Deep in the Rocky Mountains, a gruesome discovery - hundreds of mummified bodies - stirs international attention and fervent controversy. Despite doubts to the bodies' origins, the local Native American Heritage Commission lays claim to the prehistoric remains, along with the strange artifacts found in the same cavern: gold plates inscribed with an unfathomable script.
During a riot at the dig site, an anthropologist dies horribly. All evidence points to a radical group of Native Americans, including one agitator who escapes with a vital clue to the murder and calls on the one person who might help - her uncle, Painter Crowe, director of Sigma Force. To protect his niece and uncover the truth, Painter will ignite a war across the nation's most powerful intelligence agencies. Yet, an even greater threat looms as events in the Rocky Mountains have set in motion a geological meltdown that threatens the entire western half of the U.S.
From the volcanic peaks of Iceland to the blistering deserts of the American Southwest, from the gold vaults of Fort Knox to the bubbling geysers of Yellowstone, Painter Crowe joins forces with commander Gray Pierce to penetrate the shadowy heart of a dark cabal, one that has been manipulating American history since the founding of the 13 colonies. But can he discover the truth before it destroys all he holds dear?
©2011 James Czajkowski (P)2011 HarperCollins Publishers
I have read (and enjoyed) a number of the Sigma Force novels. Usually, I enjoy the ride and can ignore the junk science that Mr. Rollins love to throw into his novels. His formula is to take a piece of true history, mix it with some science and a lot of junk science, season it with a little lust and maiming and top it off with a good strong sprinkling of larger than life heroes. This time he just went too far. It seems as if it is more a paen to Mormonism than it is a novel. That's okay, but his own science gets in the way of the what to me was blatant proselytizing. Anyone remotely familiar with anthropology and natural history will simply turn off to his book. It was bad enough that I doubt I will read the next Rollins book. There are a lot better books that give the respect that Mormonism and every religion is due.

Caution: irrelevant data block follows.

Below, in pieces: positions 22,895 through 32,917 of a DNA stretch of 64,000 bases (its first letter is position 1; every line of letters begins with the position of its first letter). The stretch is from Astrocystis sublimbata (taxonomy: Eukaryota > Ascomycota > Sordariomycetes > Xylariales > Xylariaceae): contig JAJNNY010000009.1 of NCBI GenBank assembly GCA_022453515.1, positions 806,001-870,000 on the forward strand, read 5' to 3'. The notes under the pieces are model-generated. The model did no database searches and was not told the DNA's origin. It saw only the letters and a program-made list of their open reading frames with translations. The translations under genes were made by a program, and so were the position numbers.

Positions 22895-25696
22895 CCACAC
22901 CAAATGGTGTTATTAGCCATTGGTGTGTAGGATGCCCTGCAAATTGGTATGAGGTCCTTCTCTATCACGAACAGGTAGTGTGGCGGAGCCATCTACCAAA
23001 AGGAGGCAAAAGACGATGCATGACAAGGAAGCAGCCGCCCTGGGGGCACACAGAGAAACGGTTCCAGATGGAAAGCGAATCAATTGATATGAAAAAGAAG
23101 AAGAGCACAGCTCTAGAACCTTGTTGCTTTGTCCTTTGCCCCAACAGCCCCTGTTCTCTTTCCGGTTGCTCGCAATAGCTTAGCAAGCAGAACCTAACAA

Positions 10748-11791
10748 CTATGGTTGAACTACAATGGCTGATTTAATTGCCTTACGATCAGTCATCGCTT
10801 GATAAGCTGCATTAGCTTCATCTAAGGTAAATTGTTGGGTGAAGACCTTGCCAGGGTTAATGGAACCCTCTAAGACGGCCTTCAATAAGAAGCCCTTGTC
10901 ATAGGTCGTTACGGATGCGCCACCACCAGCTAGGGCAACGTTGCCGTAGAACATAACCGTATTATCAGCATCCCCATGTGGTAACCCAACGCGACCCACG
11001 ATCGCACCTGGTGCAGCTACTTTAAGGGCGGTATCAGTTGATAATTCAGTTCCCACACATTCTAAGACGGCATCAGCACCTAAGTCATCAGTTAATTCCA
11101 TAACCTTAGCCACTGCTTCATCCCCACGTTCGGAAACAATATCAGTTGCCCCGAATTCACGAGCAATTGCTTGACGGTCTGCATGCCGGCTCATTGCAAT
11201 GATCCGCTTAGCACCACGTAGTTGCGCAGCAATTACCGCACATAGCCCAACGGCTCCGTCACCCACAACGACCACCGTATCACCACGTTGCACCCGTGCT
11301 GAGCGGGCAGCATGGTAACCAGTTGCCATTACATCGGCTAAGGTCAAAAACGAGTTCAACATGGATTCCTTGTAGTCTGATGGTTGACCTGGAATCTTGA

Yes it's fiction and yes I've read all the previous Sigma Force novels - which I enjoyed. James Rollins has run off the rails with this one. He's preaching his religion, inventing history and trying to pass it off as a Sigma Force novel. The world is headed for unstoppable destruction because an advanced ancient civilization (who else?) has created an unstoppable force that no one today can disarm. Unstoppable. Did I mention the end of the world is unstoppable? Bad guys are everywhere and at all the key times to shoot the good guys. Lots and lots of bad guys dressed in black against a few good guys. The supposedly super elite Sigma Force is helpless and out-maneuvered at every turn. This is without question the end of the world and nothing can stop it. Except that a little C4 and a woman's body blocking a crack in the rock manages to save the day. Sure. Why not? But even more annoying is the non-stop preaching about mormons. No one is reading Sigma Force novels to hear about religious beliefs. We want adventure, not preaching.